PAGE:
The Federal Deposit Insurance Corp. is expected to ease restrictions this fall on stock options for outside directors of new banks and thrifts, agency officials said.
Under a 1992 policy statement, the FDIC limits stock bonus and option plans to "active management" of new institutions. The goal is to prevent people from starting institutions to make a quick buck, for example, a bank founder's obtaining stock while investing no money.
The revision likely will allow stock compensation to outside directors as long as it is tied to the institution's performance and does not promote excessive risk-taking, according to FDIC officials.
The American Association of Bank Directors, noting the increasing use of stock options as incentives and alternatives to cash compensation at start- ups, recently complained that the FDIC policy stifles bank formation.
"Organizers and proposed directors of proposed new depository institutions assume substantial financial risk and devote large amounts of time in forming a new bank," wrote David H. Baris, the association's executive director, in a letter to the FDIC chairman.
"Without an immediate change in the manner in which the FDIC applies its policy, qualified individuals will be discouraged from serving as directors of proposed new banks and, in some instances, organizing groups will not be formed," he wrote.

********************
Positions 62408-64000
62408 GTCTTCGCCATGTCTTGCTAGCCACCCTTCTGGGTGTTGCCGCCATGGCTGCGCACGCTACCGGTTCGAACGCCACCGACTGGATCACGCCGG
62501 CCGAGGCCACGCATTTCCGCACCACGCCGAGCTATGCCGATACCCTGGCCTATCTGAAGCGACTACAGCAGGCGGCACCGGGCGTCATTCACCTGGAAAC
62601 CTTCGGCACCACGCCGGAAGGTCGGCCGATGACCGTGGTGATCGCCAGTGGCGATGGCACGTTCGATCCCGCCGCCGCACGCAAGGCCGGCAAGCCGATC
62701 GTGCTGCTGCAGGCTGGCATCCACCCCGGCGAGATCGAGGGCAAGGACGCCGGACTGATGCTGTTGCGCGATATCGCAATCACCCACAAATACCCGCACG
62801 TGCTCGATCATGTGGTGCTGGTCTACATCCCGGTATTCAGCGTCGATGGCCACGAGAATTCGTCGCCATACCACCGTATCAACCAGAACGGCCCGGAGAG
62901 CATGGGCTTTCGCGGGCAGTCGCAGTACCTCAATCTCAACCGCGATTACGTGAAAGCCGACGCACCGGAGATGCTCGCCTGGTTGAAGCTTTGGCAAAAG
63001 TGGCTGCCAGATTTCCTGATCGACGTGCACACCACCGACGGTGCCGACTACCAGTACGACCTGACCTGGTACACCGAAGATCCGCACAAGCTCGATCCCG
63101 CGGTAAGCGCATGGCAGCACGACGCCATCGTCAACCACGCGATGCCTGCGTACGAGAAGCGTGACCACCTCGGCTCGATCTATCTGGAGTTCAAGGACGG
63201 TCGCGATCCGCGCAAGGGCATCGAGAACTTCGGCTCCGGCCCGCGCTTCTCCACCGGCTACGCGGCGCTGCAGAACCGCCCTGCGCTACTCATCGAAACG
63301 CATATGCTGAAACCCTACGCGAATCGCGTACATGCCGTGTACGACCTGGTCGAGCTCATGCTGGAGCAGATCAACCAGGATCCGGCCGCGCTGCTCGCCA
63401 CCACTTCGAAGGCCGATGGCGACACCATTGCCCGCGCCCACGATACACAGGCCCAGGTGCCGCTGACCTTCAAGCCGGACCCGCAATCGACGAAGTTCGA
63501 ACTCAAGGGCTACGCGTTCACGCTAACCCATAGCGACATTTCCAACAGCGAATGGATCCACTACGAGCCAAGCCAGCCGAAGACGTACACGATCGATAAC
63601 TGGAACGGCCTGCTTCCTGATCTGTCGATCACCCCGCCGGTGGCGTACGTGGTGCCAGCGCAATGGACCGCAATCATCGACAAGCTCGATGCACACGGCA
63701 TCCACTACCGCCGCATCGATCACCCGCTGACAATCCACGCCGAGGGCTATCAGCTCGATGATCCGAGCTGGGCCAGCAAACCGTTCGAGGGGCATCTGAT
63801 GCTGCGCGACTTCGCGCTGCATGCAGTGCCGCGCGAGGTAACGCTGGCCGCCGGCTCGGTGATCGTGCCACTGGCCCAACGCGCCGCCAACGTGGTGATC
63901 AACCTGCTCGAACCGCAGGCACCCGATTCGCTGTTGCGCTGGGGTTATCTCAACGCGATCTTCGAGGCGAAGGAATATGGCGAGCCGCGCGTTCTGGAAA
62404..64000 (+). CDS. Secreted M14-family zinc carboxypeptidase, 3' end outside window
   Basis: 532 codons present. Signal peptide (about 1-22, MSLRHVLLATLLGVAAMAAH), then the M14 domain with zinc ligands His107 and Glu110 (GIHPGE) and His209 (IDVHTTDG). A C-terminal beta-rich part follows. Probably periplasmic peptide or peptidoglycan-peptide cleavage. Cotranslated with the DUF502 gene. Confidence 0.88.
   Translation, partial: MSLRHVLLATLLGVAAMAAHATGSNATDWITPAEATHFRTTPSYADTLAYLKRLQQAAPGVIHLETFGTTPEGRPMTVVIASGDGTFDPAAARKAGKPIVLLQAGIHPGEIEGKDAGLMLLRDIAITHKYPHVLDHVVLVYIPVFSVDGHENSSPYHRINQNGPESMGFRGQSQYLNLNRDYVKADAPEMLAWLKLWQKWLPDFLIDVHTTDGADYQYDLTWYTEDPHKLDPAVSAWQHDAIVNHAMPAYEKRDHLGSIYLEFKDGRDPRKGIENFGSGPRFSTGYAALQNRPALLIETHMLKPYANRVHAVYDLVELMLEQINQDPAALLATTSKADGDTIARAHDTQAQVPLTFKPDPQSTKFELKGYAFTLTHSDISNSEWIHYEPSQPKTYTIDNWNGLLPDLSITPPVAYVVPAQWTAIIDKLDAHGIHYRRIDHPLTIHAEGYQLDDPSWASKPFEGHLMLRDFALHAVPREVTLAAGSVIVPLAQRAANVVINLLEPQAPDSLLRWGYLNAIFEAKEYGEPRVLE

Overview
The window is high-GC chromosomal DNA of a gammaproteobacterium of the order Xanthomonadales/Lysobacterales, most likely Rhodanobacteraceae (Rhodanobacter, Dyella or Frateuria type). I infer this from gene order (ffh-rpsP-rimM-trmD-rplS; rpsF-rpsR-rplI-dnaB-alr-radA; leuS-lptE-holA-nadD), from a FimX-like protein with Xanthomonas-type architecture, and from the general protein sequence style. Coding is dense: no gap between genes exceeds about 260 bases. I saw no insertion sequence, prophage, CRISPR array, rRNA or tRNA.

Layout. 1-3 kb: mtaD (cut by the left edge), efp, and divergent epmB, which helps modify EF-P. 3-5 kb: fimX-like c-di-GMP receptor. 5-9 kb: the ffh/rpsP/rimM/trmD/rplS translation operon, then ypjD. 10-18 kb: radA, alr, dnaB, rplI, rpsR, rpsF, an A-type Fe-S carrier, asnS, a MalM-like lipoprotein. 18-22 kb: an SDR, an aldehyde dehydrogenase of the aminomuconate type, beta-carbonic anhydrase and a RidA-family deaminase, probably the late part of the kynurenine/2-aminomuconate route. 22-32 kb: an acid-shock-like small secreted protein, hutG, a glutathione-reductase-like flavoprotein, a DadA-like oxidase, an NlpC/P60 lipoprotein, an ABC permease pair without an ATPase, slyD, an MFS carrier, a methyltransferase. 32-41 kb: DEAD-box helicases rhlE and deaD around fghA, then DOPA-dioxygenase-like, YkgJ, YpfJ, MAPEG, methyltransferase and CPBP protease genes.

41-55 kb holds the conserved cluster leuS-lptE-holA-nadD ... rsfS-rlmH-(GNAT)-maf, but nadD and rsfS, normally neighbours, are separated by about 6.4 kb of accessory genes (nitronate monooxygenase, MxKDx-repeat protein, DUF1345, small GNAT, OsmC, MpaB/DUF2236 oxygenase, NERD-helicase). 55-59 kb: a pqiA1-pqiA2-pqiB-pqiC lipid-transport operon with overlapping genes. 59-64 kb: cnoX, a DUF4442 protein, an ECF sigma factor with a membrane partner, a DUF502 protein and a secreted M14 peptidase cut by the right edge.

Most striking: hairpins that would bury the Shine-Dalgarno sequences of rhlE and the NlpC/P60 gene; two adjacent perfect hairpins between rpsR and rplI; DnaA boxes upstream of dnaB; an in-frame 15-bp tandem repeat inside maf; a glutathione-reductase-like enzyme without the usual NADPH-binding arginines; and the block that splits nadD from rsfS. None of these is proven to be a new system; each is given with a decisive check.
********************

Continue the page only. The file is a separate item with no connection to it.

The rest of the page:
The rising number of start-ups has prompted a new look at the five-year- old policy. The FDIC got 192 insurance applications last year, up nearly one-third from 1995. Through early July, the FDIC had already received 107 applications this year.
Replying to Mr. Baris, acting FDIC Chairman Andrew C. Hove Jr. said the policy is being reconsidered. In the meantime, he noted, the agency's board can make exceptions.
In the past two months, the FDIC has approved three applications that included stock options for outside directors.
Experts disagree over whether the FDIC policy is unfair.
"It's not like starting any other business because there is a government license involved and a federal guarantee," said Edward E. Furash, chief executive of the financial services consulting firm Furash & Co.
The ban "usually goes away fairly soon after a bank is under way," he added.
The agency's policy does not say how long the ban on stock options lasts, but FDIC officials said options are permitted once a bank has shareholders to vote on compensation policy.
But FDIC officials on the West Coast often will not let outside directors take stock options for two years after a bank's opening, according to David J. Block, a lawyer at Leland, Parachini, Steinberg, Matzger & Melnick in San Francisco.
The FDIC now expects a bank's organizers, who typically are its outside directors, to work for years "just for the fun of it," he said.